CSIRO shuns channel

CSIRO shuns channel

Commonwealth research organisation CSIRO's union has openly slammed the Government's initiative to outsource the science agency's IT requirements, planning a national strike for August 29 and calling into question the channel's ability to handle complex outsourcing requirements.

The science and technology research organisation is caught in an internal struggle as it faces the Government's policy to outsource the majority of its IT infrastructure.

While CSRIO already contracts some of its IT procurement and requirements, it can ill afford to outsource the bulk of its IT infrastructure, according to the CSIRO's union, a move which it refers to as "misguided and dangerous".

"Minister Fay is driving ahead with plans, without any idea of what he's doing," said Dr Pauline Gallagher, assistant secretary of the CSIRO Staff Association.

Gallagher believes the planned outsourcing will in fact increase the expense of running the science agency, cost numerous jobs and come at the detriment to CSIRO's research.

"In CSIRO, IT staff are very science literate and interact closely with research colleagues every day. It would be impossible for an outside contractor to step in and take over this role without jeopardising the CSIRO's research work," she said.

The argument centres around the impression that CSIRO's IT requirements are "too complex" for an outsourcer to be able to adequately handle CSIRO's needs.

Furthermore, it limits the number of potential tenderers for the contract to a handful of major multinational outsourcers thus retarding the government's stated intention to foster the local IT industry.

"The IT industry doesn't like it because only a few big companies can handle it," Gallagher told ARN. "It's ridiculous."The local office of global outsourcing operation, EDS was unavailable for comment on this particular case but a spokesperson was quick to point out that "EDS handles outsourcing for everyone from banks through government and defence all over the world".

Peter Kazacos, managing director of locally listed outsourcer KAZ Computer Services, was of the opinion that certain Government departments, because of the nature of the work they're doing, "should be internally looked after".

"If they want to get some economies of scale, the Government should bundle all its intellectually sensitive pieces of information together in its own central operation," Kazacos said. "Maybe CSIRO is the area for this bundling. CSIRO does development on behalf of the Australian Government and may be outsourcing to a multinational."However, Kazacos felt that such outsourcing should be kept in the hands of local companies.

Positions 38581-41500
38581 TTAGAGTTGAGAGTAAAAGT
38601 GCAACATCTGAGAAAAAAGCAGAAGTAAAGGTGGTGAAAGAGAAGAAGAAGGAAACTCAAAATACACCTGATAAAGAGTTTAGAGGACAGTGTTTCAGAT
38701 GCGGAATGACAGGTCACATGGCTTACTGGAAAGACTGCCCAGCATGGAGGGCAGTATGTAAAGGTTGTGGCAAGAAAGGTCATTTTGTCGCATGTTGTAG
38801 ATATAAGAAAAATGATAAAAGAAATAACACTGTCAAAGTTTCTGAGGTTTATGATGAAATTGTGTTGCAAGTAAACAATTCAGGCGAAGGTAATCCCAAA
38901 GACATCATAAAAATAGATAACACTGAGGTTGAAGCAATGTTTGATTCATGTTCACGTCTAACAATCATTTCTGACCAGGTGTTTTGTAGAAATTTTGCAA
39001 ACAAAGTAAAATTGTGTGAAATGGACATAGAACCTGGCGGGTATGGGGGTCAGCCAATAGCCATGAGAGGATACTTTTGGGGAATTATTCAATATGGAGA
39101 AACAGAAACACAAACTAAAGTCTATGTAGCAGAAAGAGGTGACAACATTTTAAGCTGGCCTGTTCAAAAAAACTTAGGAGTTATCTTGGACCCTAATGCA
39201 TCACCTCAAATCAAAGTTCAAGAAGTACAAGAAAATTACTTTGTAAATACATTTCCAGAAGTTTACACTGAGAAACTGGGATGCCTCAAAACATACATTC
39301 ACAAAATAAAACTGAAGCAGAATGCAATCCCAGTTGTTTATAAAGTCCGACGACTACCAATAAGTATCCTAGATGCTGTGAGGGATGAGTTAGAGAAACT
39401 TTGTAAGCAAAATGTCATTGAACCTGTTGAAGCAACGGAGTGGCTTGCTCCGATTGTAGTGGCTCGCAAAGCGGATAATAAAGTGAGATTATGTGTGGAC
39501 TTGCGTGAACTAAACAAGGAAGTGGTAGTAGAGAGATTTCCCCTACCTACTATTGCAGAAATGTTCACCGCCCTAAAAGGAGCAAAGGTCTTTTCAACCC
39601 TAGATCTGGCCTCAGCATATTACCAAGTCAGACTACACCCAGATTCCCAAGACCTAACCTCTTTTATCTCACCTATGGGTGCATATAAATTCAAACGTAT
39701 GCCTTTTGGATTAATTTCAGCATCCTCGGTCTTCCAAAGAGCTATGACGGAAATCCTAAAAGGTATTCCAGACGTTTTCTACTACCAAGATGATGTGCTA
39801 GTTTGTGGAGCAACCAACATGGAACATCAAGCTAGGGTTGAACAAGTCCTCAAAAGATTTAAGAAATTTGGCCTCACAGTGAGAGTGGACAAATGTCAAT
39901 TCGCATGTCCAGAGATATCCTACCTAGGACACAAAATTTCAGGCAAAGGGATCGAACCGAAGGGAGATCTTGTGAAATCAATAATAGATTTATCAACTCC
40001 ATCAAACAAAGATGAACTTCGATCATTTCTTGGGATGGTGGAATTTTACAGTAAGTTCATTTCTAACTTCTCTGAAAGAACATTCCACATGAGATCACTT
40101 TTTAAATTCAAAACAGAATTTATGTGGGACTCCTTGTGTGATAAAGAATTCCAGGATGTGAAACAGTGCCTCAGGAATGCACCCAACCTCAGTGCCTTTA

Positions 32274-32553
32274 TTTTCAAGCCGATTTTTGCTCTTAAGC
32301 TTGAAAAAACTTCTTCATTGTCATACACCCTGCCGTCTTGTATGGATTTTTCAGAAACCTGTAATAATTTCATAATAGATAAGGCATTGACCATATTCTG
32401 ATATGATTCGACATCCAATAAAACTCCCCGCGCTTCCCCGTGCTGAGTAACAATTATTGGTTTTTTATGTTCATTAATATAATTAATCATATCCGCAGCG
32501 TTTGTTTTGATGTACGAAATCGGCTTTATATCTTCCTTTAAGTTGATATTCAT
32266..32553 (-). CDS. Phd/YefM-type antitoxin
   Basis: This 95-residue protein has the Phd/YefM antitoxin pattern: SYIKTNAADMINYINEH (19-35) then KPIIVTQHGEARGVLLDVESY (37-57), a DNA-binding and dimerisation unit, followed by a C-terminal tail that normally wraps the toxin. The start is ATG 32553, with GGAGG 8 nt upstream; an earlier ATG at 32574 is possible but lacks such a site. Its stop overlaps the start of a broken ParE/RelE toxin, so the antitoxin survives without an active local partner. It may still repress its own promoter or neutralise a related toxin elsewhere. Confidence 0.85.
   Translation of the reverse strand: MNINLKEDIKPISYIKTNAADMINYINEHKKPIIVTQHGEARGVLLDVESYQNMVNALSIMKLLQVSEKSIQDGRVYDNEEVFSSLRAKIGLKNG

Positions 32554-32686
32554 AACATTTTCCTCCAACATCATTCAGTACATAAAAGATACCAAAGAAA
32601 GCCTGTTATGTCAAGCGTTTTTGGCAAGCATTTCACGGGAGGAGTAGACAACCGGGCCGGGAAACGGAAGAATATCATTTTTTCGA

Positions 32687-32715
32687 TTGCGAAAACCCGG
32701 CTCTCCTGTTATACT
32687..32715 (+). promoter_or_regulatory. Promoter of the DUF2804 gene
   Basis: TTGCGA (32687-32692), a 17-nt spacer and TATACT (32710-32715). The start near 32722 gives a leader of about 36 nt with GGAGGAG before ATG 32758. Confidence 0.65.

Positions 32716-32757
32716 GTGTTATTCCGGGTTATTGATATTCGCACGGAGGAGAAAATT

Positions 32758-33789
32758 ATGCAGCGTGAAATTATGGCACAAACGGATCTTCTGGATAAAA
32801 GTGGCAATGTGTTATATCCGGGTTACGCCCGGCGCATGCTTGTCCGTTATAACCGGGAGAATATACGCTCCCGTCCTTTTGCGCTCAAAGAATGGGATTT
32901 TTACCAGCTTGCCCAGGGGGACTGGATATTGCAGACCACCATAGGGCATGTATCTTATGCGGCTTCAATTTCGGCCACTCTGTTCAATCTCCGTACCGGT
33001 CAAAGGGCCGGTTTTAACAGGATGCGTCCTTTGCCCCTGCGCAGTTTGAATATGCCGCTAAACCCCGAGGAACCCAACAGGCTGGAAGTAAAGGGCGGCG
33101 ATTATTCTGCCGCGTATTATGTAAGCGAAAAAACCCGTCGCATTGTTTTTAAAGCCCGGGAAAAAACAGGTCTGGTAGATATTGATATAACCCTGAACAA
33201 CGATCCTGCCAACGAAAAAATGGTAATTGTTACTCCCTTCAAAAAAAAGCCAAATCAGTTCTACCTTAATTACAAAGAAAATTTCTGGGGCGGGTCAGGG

"Okay, we're not at war with the US, but some sort of situation could arise that could make it difficult. And then what happens? All your IT is tied up with a US-based multinational.

"CSIRO is potentially a competitive industry to IT companies so in this respect it differs dramatically from Defence. If CSIRO has just worked on a very sophisticated alpha search algorithm which is cutting edge and potentially a competitive product well, how do you secure that? There's a conflict of interest in it, for sure," Kazacos said.

In a worst-case scenario, Gallagher believes the only way CSIRO's needs could be met is if its current IT staff were retained by the outsourcing company, but this would again increase cost as the staff would have to be retained at current industry rates. CSIRO's union fears any increase in cost will have to be funded by its research budget, which in turn, could result in a loss of scientific or technical staff.

CSIRO's management appears to be distancing itself from the uproar, claiming it is "collaboratively working" with the Government to solve CSIRO's outsourcing dilemma.

"We don't comment on Government policy," Ron Sandland, deputy chief executive of CSRIO, said. "It's a union matter and it has established its own agenda, but we understand the basis of their concerns."Sandland claims CSIRO has been given assurances by Minister for Finance and Administration, John Fay, that any outsourcing would be able to accommodate the science agency and that the CSIRO is trialling a number of outsourcing models.

A spokesperson for the minister's office also claimed the government was working with CSIRO to develop a successful model, but assured the Office of Asset Sales and Information Technology Outsourcing (OASITO) would continue its initiative to outsource budget funded "group 9" agencies, which include science and technology research divisions.

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